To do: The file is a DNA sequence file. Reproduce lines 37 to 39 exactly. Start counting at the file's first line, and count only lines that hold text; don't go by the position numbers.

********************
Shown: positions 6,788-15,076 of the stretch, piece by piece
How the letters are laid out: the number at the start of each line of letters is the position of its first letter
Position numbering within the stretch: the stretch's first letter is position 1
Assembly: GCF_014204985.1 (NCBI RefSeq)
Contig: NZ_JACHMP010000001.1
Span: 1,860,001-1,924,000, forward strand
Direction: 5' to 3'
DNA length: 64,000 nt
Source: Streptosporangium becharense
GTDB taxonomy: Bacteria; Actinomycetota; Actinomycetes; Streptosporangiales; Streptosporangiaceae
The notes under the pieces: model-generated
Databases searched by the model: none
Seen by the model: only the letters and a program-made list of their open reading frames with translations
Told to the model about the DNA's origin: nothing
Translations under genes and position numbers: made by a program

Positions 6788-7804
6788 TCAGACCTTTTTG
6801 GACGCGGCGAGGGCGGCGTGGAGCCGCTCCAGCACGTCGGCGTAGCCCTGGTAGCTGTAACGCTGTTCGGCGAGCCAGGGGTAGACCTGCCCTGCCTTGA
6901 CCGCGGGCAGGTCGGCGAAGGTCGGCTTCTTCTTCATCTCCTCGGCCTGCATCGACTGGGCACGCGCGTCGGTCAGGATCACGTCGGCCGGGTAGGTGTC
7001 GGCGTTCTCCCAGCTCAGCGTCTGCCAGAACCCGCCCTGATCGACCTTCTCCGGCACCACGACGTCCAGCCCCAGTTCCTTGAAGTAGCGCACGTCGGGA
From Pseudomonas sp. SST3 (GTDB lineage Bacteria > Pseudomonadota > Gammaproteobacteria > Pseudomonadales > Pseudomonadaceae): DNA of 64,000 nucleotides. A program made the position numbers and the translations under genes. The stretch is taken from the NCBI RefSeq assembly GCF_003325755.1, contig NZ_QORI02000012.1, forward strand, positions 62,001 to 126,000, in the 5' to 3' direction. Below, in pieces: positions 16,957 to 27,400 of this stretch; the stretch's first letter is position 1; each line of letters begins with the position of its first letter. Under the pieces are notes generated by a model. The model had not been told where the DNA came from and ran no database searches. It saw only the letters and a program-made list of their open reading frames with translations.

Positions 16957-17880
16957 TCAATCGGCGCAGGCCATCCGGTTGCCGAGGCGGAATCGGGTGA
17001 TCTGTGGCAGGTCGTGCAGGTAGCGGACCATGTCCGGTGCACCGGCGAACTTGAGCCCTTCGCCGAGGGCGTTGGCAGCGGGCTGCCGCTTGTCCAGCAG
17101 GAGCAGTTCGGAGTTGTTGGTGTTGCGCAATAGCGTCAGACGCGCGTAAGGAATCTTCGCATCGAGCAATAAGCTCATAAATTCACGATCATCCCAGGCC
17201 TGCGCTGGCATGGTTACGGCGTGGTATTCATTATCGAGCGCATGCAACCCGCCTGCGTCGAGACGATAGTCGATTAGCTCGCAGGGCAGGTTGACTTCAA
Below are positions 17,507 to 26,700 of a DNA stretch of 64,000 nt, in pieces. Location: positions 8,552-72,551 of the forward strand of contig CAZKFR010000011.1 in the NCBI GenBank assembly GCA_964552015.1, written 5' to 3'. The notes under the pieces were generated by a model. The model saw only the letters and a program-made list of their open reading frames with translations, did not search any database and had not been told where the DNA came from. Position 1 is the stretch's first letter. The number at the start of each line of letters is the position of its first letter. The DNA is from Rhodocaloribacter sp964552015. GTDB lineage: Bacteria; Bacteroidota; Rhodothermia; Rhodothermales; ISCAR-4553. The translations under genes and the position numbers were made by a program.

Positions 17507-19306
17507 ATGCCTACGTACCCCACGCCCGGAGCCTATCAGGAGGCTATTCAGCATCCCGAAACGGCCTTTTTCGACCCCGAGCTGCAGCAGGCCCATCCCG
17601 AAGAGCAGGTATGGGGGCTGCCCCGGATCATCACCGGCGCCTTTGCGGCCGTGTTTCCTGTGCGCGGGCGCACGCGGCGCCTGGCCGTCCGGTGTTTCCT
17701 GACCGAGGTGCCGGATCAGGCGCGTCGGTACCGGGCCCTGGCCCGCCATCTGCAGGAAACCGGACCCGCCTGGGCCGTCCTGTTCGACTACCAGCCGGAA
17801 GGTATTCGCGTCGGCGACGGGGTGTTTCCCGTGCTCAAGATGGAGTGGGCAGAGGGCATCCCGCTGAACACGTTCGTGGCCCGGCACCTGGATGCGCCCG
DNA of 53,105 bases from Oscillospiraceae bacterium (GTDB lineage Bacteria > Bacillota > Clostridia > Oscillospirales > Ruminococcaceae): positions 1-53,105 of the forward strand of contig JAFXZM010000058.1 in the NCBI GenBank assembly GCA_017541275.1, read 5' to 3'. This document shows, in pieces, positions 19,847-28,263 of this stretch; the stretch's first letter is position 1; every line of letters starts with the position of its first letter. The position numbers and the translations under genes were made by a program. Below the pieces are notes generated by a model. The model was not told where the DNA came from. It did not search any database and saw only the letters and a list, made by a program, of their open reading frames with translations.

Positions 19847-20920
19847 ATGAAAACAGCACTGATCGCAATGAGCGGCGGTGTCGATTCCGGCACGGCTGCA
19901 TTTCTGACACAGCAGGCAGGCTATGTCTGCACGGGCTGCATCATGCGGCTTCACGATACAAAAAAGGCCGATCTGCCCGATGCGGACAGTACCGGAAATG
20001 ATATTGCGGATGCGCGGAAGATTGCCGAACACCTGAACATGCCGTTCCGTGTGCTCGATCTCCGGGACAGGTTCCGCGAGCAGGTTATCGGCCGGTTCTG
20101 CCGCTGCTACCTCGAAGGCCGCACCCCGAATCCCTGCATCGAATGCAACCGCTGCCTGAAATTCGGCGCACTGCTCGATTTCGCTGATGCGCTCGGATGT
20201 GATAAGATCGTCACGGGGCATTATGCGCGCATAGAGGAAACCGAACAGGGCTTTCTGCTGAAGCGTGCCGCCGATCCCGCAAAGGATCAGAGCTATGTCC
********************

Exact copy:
20001 ATATTGCGGATGCGCGGAAGATTGCCGAACACCTGAACATGCCGTTCCGTGTGCTCGATCTCCGGGACAGGTTCCGCGAGCAGGTTATCGGCCGGTTCTG
20101 CCGCTGCTACCTCGAAGGCCGCACCCCGAATCCCTGCATCGAATGCAACCGCTGCCTGAAATTCGGCGCACTGCTCGATTTCGCTGATGCGCTCGGATGT
20201 GATAAGATCGTCACGGGGCATTATGCGCGCATAGAGGAAACCGAACAGGGCTTTCTGCTGAAGCGTGCCGCCGATCCCGCAAAGGATCAGAGCTATGTCC